Mr Bill Quinn, who has once again travelled from Australia to be with us today. I had the pleasure of meeting Bill on this day last year.

Bill fought in the Battle of Guadalcanal, serving aboard HMAS Australia, and I know, Bill, this is a very special day for you – you had so many friends serving in Canberra at that time.

Mrs Janette Wong and her husband Dr Fred Wong. Janette is the daughter of HMAS Canberra’s Chief Engineer, Douglas Hazelton, whose parents were married on Tulagi in 1903, where his father had a trading business. Again, a special day for you, Janette.

Douglas died during the Battle of Savo Island.

Mr Ross Beattie, son of George Beattie. George served as Engineering Officer on the HMAS Canberra and was the third last off the ship.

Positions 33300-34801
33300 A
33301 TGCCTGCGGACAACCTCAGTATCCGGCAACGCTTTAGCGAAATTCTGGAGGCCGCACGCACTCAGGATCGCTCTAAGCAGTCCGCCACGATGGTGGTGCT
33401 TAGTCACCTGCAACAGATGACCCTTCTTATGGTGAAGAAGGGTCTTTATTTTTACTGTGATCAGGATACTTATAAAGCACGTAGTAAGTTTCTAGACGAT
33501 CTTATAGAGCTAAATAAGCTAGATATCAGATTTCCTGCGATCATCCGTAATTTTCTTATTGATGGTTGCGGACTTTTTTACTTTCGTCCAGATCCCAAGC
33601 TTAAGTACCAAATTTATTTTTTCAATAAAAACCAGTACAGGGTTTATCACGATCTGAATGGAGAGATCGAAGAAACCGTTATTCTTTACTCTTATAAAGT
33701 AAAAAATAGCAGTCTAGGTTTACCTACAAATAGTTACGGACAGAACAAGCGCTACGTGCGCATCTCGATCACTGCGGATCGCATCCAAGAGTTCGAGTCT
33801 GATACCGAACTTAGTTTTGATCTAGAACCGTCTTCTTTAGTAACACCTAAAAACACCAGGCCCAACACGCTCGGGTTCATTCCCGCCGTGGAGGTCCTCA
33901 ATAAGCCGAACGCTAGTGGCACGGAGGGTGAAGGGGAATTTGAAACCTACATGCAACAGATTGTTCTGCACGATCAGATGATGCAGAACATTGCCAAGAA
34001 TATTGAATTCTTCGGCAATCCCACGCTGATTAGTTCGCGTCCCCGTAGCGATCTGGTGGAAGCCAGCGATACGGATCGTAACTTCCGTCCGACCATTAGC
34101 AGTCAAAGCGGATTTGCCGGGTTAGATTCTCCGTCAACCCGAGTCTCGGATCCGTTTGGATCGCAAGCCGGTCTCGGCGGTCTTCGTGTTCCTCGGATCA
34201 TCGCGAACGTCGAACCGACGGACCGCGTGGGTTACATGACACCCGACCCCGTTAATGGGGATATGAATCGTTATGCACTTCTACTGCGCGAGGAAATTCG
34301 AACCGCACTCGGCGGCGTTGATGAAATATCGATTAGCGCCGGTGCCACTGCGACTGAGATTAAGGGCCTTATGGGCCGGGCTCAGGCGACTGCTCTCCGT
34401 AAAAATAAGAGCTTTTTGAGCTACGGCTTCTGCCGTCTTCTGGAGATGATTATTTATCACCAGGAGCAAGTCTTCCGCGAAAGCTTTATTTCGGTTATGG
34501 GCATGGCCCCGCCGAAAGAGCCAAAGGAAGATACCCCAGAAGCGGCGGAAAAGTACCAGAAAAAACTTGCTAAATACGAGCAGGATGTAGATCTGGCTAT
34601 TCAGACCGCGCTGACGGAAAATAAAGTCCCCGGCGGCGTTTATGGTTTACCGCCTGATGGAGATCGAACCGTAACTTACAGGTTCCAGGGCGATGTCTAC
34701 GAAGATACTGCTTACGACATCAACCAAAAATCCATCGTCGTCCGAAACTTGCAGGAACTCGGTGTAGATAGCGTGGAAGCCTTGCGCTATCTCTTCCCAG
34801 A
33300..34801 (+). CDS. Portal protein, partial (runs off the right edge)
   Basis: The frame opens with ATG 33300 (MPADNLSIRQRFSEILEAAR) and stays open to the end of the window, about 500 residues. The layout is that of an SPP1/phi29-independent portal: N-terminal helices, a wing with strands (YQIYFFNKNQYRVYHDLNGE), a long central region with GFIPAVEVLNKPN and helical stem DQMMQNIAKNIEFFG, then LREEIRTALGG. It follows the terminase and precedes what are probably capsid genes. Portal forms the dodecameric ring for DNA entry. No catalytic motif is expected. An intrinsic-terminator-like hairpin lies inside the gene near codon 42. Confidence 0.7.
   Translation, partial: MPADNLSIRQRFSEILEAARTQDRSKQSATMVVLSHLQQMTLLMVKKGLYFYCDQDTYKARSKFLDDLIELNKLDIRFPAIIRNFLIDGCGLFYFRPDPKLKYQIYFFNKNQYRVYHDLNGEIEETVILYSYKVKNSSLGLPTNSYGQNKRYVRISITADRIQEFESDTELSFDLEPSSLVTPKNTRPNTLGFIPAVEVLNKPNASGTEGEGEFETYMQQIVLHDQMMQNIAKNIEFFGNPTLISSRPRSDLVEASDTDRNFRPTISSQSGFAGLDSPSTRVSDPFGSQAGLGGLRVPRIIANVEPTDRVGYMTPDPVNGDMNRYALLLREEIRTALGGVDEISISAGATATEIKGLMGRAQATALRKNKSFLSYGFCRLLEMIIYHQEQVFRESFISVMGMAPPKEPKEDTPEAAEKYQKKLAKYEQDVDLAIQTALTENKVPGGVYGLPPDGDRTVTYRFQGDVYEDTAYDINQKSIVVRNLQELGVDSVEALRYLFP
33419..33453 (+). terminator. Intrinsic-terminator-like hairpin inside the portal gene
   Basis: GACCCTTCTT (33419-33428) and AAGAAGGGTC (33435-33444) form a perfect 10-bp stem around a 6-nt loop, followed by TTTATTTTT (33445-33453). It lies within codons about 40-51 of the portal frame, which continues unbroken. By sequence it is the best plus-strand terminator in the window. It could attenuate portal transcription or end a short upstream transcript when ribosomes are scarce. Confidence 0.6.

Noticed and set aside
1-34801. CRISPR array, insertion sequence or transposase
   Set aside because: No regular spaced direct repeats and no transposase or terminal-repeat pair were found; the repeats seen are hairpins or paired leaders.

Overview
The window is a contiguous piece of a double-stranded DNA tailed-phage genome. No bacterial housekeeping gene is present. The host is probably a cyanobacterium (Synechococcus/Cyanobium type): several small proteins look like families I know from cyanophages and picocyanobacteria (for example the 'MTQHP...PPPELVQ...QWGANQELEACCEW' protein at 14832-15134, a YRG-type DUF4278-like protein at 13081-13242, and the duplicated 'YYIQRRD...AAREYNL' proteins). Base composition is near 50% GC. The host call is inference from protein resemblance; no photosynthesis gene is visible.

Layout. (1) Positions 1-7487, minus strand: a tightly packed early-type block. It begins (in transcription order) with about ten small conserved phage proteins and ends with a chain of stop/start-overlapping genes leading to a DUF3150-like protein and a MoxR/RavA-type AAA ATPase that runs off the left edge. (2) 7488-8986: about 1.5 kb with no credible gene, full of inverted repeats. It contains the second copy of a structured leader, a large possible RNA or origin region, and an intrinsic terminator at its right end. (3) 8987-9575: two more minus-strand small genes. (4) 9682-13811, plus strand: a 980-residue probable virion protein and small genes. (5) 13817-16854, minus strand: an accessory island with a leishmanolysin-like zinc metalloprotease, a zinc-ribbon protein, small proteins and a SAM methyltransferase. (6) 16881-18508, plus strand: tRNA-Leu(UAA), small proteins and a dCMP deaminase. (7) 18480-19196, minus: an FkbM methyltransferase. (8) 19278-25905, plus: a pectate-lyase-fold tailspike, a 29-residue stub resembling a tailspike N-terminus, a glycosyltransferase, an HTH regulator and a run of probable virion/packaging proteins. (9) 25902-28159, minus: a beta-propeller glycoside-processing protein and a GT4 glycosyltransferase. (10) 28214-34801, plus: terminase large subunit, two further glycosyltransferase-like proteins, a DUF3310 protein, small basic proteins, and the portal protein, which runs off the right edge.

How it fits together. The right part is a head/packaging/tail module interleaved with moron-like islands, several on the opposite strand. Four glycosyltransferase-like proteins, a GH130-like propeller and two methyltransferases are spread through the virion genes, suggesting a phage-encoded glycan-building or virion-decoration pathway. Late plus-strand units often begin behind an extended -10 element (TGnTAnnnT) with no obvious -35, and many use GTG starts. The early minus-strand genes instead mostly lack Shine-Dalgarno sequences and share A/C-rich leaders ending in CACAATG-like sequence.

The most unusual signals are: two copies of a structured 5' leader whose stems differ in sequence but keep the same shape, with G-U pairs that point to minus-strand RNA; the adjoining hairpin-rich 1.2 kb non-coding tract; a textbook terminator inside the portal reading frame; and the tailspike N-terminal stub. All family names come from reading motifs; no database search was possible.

Mrs Julie Webb and her husband Barry Webb. Julie is the niece of HMAS Canberra’s Regulating Chief Petty Officer Alfred Connors.

Mr Graeme Day and his wife Mrs Carmel Day. Graeme’s family in Ballarat was entrusted with the Roosevelt bible of Marine George Bodman of Mississippi, which he returned to Major-General Smith on Monday.

John and I this morning particularly remember our dear friend Aubrey King, who was also on the Australia during the ill-fated battle.

We are also particularly honoured that Prime Minister Sogavare could be with us today, and also Your Excellency Sir Frank Kabui and Lady Kabui. Thank you so much for joining us here today. It is indeed an honour to have you with us.

We remember with great pride and gratitude the crucial role of the Solomon Islanders working alongside Australians, Americans and other nationalities as part of the Coastwatchers’ intelligence network throughout these islands. 

As Australian Coastwatcher John Keenan later recalled, “Without local help I don’t know what we would have done.  We wouldn’t have lasted ten minutes.”

And as you come out here, you actually understand the magnitude of what the Scouts and the Coastwatchers were doing in these islands.